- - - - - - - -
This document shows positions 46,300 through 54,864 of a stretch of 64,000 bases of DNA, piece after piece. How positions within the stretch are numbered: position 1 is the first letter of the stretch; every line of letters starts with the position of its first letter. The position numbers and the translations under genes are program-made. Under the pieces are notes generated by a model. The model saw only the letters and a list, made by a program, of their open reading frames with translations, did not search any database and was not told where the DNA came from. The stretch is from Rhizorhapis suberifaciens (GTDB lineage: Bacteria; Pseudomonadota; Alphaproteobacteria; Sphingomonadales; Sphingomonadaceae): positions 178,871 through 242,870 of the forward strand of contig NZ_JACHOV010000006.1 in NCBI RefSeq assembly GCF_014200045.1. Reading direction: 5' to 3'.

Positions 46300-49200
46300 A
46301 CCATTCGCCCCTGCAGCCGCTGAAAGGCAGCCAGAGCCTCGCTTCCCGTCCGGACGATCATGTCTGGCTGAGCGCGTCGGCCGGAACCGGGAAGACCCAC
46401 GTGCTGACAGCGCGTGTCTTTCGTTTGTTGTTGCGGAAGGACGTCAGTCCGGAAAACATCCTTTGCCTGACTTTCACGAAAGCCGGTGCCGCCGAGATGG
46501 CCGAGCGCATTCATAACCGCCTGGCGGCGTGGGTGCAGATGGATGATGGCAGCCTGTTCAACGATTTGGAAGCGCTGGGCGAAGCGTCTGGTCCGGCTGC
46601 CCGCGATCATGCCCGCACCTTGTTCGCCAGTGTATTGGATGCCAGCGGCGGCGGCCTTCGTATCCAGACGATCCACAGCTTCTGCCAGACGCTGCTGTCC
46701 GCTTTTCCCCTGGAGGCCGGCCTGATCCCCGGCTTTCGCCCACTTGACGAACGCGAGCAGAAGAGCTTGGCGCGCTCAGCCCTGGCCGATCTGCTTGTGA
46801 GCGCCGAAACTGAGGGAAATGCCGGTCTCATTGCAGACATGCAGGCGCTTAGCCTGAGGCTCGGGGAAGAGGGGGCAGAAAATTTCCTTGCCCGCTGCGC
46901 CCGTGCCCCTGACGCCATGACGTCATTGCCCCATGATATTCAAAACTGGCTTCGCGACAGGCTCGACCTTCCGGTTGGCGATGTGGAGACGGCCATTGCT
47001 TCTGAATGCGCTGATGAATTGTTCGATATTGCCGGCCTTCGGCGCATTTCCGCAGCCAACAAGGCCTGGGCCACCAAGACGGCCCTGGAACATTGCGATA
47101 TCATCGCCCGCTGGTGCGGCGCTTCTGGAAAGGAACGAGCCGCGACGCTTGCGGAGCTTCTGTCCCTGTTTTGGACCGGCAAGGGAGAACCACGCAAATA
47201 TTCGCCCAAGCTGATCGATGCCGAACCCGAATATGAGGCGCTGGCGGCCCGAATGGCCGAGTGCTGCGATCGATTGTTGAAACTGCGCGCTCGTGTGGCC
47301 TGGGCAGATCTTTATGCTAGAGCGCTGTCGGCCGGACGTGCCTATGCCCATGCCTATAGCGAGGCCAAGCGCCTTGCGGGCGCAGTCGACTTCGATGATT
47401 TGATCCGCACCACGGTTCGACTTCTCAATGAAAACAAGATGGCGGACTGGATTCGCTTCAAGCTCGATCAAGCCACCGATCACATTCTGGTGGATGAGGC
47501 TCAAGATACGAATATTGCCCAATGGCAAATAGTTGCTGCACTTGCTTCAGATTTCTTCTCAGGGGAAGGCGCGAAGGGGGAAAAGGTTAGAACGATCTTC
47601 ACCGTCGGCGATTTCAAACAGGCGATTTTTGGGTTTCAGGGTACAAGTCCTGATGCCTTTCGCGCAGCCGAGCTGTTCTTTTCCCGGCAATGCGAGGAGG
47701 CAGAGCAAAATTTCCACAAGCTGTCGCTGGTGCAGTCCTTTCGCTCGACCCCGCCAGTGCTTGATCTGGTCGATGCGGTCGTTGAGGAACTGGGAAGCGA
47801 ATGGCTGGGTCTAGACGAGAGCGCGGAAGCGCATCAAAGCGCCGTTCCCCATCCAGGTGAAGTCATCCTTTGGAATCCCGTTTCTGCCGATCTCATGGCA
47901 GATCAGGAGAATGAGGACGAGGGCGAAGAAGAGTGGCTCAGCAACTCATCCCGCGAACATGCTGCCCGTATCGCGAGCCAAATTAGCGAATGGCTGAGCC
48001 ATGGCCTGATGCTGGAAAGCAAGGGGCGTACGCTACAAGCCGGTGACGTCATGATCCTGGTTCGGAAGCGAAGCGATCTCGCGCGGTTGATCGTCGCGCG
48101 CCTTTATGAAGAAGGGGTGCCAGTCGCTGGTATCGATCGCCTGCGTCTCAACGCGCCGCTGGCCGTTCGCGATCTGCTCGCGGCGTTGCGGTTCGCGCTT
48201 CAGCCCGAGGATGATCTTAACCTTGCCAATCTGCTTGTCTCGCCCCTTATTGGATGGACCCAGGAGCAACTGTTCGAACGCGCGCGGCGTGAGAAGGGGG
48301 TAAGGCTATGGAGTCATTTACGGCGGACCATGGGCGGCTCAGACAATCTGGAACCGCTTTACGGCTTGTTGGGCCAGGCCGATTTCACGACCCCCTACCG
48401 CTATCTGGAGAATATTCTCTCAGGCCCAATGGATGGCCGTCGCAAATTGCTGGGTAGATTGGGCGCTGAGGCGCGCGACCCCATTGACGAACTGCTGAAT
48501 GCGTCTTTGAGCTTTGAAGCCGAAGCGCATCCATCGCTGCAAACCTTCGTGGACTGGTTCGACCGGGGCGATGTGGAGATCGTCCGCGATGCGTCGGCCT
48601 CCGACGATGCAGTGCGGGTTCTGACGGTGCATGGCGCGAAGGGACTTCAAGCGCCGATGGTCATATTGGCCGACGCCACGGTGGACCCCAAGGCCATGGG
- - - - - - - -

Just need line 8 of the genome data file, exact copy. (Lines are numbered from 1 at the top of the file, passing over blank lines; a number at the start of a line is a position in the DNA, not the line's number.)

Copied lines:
46701 GCTTTTCCCCTGGAGGCCGGCCTGATCCCCGGCTTTCGCCCACTTGACGAACGCGAGCAGAAGAGCTTGGCGCGCTCAGCCCTGGCCGATCTGCTTGTGA